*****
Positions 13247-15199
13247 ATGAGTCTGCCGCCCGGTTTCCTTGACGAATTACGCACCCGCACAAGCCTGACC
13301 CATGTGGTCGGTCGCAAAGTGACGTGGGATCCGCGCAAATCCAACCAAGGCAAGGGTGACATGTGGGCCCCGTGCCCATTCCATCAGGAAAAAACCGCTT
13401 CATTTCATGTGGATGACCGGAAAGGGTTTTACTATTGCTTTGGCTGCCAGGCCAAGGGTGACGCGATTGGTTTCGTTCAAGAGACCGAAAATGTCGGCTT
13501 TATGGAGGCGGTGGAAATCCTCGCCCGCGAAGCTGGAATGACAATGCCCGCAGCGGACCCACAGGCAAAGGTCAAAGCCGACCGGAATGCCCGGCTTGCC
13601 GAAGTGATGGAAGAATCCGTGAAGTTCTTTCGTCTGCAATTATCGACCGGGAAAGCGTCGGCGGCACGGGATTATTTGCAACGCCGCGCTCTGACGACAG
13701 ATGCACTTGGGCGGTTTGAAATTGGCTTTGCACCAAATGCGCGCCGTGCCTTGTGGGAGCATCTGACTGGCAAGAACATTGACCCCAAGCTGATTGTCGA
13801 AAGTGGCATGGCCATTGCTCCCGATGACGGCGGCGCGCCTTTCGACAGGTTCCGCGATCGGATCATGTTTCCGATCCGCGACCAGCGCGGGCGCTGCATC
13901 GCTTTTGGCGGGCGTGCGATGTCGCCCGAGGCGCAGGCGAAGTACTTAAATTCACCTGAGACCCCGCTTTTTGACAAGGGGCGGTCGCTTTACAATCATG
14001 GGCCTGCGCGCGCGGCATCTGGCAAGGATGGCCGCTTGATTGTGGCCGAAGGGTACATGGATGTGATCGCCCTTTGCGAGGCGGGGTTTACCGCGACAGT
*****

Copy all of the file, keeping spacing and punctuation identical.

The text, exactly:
Positions 13247-15199
13247 ATGAGTCTGCCGCCCGGTTTCCTTGACGAATTACGCACCCGCACAAGCCTGACC
13301 CATGTGGTCGGTCGCAAAGTGACGTGGGATCCGCGCAAATCCAACCAAGGCAAGGGTGACATGTGGGCCCCGTGCCCATTCCATCAGGAAAAAACCGCTT
13401 CATTTCATGTGGATGACCGGAAAGGGTTTTACTATTGCTTTGGCTGCCAGGCCAAGGGTGACGCGATTGGTTTCGTTCAAGAGACCGAAAATGTCGGCTT
13501 TATGGAGGCGGTGGAAATCCTCGCCCGCGAAGCTGGAATGACAATGCCCGCAGCGGACCCACAGGCAAAGGTCAAAGCCGACCGGAATGCCCGGCTTGCC
13601 GAAGTGATGGAAGAATCCGTGAAGTTCTTTCGTCTGCAATTATCGACCGGGAAAGCGTCGGCGGCACGGGATTATTTGCAACGCCGCGCTCTGACGACAG
13701 ATGCACTTGGGCGGTTTGAAATTGGCTTTGCACCAAATGCGCGCCGTGCCTTGTGGGAGCATCTGACTGGCAAGAACATTGACCCCAAGCTGATTGTCGA
13801 AAGTGGCATGGCCATTGCTCCCGATGACGGCGGCGCGCCTTTCGACAGGTTCCGCGATCGGATCATGTTTCCGATCCGCGACCAGCGCGGGCGCTGCATC
13901 GCTTTTGGCGGGCGTGCGATGTCGCCCGAGGCGCAGGCGAAGTACTTAAATTCACCTGAGACCCCGCTTTTTGACAAGGGGCGGTCGCTTTACAATCATG
14001 GGCCTGCGCGCGCGGCATCTGGCAAGGATGGCCGCTTGATTGTGGCCGAAGGGTACATGGATGTGATCGCCCTTTGCGAGGCGGGGTTTACCGCGACAGT